|Nutrition Facts (per serving)|
|Amount per serving|
|% Daily Value*|
|Total Fat 12g||16%|
|Saturated Fat 2g||10%|
|Total Carbohydrate 34g||12%|
|Dietary Fiber 6g||21%|
|Total Sugars 5g|
|Vitamin C 77mg||384%|
|*The % Daily Value (DV) tells you how much a nutrient in a food serving contributes to a daily diet. 2,000 calories a day is used for general nutrition advice.|
A staple of Japanese cuisine, udon noodles have won the hearts and palates of food enthusiasts around the world. Thick, silky, and filling, these wheat noodles are commonly found in soups, with or without animal-based proteins, but always surrounded by thinly sliced vegetables, mirin, soy, rice vinegar, and ginger, along with the very important umami flavor brought by mushrooms.
This particular vegan version of this Japanese-inspired soup is made with Chinese broccoli, scallions, fresh cilantro, and peanuts. It's similar to a traditional recipe, so you'll find it warming and filling, but not heavy.
Dried udon noodles can be found in the international section of most supermarkets, but sometimes Asian markets and supermarkets sell the frozen version. What you really want is the fresh version, which you might be able to acquire from a local Japanese restaurant, as they're difficult to find elsewhere; if you can't find dried or frozen, use soba noodles instead.
Easy to make, our udon soup is a great introduction to classic Japanese flavors and a tempting light lunch or dinner.
Click Play to See This Vegetarian Japanese Udon Noodle Soup Recipe Come Together
For the Broth:
4 cups vegetable broth
1 (1-inch) piece ginger
1 pinch granulated sugar
2 tablespoons rice vinegar
1/4 cup soy sauce
2 tablespoons vegetarian oyster sauce
1/2 teaspoon chili paste
Kosher salt, to taste
Freshly ground black pepper, to taste
For the Chinese Broccoli:
1 tablespoon peanut oil
1/2 tablespoon minced ginger
2 cloves minced garlic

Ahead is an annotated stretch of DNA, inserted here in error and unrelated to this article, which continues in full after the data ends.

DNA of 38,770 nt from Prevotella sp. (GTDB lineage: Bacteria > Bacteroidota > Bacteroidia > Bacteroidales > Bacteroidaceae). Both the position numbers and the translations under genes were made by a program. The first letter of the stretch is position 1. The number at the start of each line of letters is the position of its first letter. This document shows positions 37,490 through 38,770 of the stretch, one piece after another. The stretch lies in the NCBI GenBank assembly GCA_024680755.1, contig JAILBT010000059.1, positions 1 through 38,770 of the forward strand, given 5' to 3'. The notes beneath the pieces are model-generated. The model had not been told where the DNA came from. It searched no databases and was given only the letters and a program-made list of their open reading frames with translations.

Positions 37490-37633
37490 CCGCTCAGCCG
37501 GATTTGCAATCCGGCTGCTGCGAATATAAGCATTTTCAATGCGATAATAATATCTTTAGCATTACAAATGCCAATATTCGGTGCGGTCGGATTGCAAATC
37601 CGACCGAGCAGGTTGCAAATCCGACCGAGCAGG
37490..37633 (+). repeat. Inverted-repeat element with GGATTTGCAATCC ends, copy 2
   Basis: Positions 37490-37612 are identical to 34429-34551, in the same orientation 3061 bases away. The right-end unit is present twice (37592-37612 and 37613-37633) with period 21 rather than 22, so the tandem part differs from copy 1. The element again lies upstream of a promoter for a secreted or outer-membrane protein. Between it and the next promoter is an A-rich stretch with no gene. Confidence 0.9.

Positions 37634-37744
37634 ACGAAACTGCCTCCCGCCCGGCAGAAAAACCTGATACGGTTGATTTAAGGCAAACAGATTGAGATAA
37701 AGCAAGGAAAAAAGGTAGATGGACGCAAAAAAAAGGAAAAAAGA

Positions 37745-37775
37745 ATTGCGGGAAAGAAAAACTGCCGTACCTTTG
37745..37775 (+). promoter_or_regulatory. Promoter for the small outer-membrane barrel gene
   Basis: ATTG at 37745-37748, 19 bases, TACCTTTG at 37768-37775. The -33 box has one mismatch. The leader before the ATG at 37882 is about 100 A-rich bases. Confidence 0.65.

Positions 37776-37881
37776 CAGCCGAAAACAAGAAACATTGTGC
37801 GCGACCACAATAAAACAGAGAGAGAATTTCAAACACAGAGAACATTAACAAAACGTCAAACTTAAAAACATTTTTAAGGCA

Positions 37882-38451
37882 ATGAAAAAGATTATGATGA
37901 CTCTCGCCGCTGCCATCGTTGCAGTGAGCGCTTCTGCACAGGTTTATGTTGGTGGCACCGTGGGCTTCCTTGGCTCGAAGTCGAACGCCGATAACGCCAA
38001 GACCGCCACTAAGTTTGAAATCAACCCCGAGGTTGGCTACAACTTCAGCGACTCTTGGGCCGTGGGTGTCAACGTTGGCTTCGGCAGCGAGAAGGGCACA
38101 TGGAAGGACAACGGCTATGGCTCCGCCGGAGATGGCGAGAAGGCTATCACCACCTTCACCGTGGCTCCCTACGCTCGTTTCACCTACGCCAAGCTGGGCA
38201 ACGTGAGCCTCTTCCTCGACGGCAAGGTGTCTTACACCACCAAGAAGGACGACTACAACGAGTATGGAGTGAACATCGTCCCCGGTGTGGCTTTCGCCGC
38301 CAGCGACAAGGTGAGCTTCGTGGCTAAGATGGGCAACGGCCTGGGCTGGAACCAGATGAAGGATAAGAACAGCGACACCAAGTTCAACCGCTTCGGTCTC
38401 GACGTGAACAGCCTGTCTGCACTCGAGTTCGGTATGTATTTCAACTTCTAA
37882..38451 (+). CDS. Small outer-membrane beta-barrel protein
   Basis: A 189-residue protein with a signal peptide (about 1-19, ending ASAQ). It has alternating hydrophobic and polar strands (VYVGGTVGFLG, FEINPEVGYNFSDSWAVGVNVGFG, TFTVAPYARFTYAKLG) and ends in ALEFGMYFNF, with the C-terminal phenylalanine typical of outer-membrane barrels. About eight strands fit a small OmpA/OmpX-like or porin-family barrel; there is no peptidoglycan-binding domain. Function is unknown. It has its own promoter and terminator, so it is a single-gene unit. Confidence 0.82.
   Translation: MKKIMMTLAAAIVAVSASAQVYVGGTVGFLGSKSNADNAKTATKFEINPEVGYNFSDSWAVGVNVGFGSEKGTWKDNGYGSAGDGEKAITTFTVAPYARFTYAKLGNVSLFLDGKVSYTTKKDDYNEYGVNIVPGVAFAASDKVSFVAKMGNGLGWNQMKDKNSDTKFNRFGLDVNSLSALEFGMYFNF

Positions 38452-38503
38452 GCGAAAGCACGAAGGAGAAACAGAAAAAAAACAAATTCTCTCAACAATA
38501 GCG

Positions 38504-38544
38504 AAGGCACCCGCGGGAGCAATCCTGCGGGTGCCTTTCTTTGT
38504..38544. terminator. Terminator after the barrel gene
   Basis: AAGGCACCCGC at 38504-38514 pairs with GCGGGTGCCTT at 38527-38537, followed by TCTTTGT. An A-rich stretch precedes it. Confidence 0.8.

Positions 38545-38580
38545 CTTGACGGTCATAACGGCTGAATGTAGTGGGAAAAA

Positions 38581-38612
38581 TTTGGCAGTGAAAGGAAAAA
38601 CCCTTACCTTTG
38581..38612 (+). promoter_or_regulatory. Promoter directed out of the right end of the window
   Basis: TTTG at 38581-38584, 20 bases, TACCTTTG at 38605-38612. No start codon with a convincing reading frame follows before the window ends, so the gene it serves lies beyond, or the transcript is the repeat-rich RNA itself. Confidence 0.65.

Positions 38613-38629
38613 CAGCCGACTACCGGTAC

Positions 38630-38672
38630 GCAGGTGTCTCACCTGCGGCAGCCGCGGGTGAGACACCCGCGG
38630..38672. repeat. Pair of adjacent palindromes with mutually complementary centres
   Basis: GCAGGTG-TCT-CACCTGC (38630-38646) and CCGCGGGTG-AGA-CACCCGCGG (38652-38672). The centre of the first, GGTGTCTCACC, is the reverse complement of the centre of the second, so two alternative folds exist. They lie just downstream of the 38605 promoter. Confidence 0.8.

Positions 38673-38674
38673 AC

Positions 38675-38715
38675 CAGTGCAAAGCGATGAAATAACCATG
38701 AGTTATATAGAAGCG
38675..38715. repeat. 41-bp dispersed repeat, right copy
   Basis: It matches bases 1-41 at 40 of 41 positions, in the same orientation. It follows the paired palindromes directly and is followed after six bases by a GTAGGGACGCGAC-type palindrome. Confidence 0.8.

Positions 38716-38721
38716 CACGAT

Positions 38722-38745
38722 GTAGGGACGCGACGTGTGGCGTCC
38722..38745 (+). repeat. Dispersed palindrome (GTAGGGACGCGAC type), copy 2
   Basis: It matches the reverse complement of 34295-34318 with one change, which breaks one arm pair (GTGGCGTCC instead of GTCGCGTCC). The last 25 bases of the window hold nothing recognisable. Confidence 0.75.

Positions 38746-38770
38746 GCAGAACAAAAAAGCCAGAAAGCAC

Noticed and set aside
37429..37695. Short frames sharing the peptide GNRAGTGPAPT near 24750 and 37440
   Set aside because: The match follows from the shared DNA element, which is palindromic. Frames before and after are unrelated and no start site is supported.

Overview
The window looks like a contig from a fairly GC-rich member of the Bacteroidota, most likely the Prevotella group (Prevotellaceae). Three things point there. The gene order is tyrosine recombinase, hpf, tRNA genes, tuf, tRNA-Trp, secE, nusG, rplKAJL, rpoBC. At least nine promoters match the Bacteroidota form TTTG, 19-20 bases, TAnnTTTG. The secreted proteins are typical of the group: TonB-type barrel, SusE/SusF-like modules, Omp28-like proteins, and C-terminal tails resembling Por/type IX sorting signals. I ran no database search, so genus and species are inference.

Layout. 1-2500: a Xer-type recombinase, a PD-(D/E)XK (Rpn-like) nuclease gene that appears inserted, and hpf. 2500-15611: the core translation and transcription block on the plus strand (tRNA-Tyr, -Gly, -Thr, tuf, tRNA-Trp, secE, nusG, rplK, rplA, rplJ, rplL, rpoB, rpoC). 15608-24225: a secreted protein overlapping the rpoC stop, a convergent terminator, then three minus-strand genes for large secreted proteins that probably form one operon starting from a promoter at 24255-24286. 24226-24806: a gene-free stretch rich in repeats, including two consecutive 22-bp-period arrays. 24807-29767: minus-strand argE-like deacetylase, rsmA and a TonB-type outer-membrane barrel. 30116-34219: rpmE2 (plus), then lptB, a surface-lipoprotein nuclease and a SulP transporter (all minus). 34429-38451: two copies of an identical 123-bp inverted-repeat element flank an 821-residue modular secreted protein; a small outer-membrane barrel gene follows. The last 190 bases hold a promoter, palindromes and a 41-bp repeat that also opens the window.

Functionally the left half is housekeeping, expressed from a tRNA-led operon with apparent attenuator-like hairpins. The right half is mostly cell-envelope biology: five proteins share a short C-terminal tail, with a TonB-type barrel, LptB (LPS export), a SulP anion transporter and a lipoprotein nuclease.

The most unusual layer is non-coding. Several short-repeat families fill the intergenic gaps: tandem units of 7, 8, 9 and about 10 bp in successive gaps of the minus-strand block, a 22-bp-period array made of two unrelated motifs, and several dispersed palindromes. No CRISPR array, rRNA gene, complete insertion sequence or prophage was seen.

1 tablespoons sesame oil
1 pound Chinese broccoli, coarsely chopped
1 pound udon noodles, cooked according to package directions
2 medium (1/8-inch-long) green onions, thinly sliced
3 tablespoons coarsely chopped cilantro
1/4 cup roasted, salted peanuts
Make the Broth
Gather the broth ingredients.
In a medium saucepan, combine vegetable broth or vegetarian "chicken" broth with pieces of ginger, sugar, rice vinegar, soy sauce, mushroom sauce, and chili paste. Stir to combine, and bring to a boil. Cover the pot and reduce to a simmer.
Allow broth to simmer for at least 10 minutes. Remove pieces of ginger from broth and discard. Season lightly with salt and pepper.
Make the Chinese Broccoli
Gather the Chinese broccoli ingredients.
In a separate large skillet, heat peanut oil and add minced ginger, garlic, and sesame oil over medium heat. Cook 1 to 2 minutes or until fragrant.
Add Chinese broccoli. Sauté for a few minutes, until broccoli is just tender and a lively green color. Remove from heat and set aside.
Assemble the Noodle Soup
Gather the ingredients for assembly.
Prepare individual bowls by placing a serving of noodles in each, topping with prepared Chinese broccoli, a generous amount of warm broth, some sliced green onions, chopped cilantro, and roasted peanuts.
Is Udon the Same as Ramen?
Although udon and ramen are used both broth-based Japanese dishes loaded with noodles, veggies, and broths with similar ingredients, udon and ramen differ. Udon noodles are thicker, whiter, and typically vegan; ramen noodles are thinner, often made with eggs (so they're more yellow in color), and curlier in shape. Both of them, however, contain wheat flour; only soba is usually gluten-free, made from buckwheat (but read the package to be sure if that's a concern).
How to Store and Freeze Udon Noodle Soup
The best way to store noodles, whether in the refrigerator or in the freezer, is to separate the broth and veggies from the noodles into separate sealed containers; this is often the way you will receive Asian noodle-based soups if you purchase them for takeout. Store in the refrigerator for 3 to 5 days.
If you want to freeze the soup, just freeze the broth and veggies. Noodles like udon don't reheat well after they've been frozen. Just reheat in a saucepan over medium-low heat until it's hot all the way through.
Our quick recipe is vegan and uses vegetable broth as a base, but if you'd like a more classic version, you can replace it with dashi, which has fish ingredients in it.
Kitsune noodles are a classic preparation of udon noodles. Topped with fried tofu, the soup is really delicious and filling thanks to the added protein in the tofu. For this version, simply follow the recipe as is but top each bowl of soup with a slice of fried tofu.
- Simply press and remove any excess liquid from a package of extra-firm tofu, slice it into 2 pieces by cutting it diagonally and then slice each triangle in half by its thickness. Pat the tofu triangles dry with paper towels, drench in cornstarch, and deep fry in 350 F oil until golden brown on both sides. Sprinkle with sea salt.
- Top the soup with a triangle of tofu. For a more elaborate version of this dish, you can fry the tofu twice, for an extra special texture.